COVID-19 November 2020 Update
Due to space limitations, it has not been possible, at this time, to safely open the Lake District Holocaust Project exhibition on the first floor of Windermere Library.
Windermere Library itself is now open and operating under limited opening hours. It has strict COVID-19 measures in place on the ground floor and entry to some areas is not possible. Please check with Windermere Library for further details on telephone 015394 88945 (Please note that under the present COVID-19 situation it may not be possible to deal with enquiries immediately).
LDHP is currently, and actively, working hard to create a solution to the challenges we face in re-opening the exhibition to the general public. We know that there are many of you who would like to visit the exhibition and learn more about the background to ‘The Windermere Children’ and in the meantime, we are utilising social media on Facebook and Twitter and other online outlets to make sure that we can reach out and continue to educate and commemorate this remarkable story.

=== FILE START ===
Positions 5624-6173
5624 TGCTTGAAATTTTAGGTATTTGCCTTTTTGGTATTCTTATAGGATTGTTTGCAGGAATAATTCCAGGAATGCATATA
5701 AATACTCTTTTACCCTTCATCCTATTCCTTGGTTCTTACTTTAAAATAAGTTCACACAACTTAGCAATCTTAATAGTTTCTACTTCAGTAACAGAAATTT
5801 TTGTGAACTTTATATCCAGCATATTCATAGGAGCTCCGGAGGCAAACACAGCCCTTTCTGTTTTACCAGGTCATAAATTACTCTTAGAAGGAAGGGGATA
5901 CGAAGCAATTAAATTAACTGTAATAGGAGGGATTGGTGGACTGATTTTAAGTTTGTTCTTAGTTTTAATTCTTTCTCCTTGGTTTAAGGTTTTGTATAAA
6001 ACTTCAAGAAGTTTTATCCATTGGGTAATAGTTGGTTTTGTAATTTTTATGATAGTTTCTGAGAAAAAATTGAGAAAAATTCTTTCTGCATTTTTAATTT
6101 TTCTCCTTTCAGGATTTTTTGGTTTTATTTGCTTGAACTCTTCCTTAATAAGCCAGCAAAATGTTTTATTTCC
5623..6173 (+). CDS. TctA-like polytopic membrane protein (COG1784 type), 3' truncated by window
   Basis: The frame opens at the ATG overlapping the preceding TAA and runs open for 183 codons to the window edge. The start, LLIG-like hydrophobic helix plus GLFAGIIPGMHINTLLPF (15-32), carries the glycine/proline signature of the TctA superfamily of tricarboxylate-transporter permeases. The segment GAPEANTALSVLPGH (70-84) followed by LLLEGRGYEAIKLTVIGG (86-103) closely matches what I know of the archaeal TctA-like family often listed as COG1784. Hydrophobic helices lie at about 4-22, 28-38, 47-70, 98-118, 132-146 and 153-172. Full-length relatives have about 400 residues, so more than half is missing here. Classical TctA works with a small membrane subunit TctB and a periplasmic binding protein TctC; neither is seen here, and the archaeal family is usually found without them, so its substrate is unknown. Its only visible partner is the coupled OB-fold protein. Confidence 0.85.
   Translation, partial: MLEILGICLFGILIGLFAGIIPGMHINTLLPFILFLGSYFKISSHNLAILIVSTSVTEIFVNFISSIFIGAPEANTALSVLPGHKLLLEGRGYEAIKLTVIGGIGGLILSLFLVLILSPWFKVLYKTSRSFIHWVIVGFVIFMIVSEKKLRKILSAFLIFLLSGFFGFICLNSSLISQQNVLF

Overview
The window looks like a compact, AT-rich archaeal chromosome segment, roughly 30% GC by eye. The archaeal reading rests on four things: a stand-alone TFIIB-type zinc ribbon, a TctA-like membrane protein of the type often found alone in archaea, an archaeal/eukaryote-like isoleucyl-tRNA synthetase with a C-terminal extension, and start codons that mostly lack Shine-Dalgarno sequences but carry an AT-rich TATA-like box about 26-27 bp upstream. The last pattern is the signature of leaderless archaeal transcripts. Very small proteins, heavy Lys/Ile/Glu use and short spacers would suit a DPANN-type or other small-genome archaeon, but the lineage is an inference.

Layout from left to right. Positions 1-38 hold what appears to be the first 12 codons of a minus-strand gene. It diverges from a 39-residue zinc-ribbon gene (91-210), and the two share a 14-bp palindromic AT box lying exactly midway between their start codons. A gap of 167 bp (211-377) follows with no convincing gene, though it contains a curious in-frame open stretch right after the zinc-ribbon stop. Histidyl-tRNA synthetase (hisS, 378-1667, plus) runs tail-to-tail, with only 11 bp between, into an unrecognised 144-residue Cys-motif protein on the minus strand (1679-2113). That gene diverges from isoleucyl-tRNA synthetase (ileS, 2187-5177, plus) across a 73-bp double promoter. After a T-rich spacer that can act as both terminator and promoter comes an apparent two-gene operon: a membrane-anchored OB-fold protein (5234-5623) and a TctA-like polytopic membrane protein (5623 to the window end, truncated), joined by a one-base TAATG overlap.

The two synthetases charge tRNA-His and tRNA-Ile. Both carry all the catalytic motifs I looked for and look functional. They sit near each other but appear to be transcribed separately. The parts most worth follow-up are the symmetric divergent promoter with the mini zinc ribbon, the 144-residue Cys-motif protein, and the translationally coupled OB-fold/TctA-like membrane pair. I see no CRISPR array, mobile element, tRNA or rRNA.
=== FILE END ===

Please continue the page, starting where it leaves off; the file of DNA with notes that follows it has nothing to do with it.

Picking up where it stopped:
PRIX EUROPA Best European TV Movie of the Year 2020:
The Windermere Children
In 1987 PRIX EUROPA was founded by the European Parliament, the European Commission and the European Cultural Foundation. Today it has grown into a most influential pan European broadcasting festival which has taken up the cause of fighting for the fellowship of Europe and all its cultural diversity.
Comments from the Prix Europa Jury Group:
“Definitely a touching story. Wonderful young actors.“
“Great ensemble, great theme, very good directing. Sensitive, decent but not disturbing.“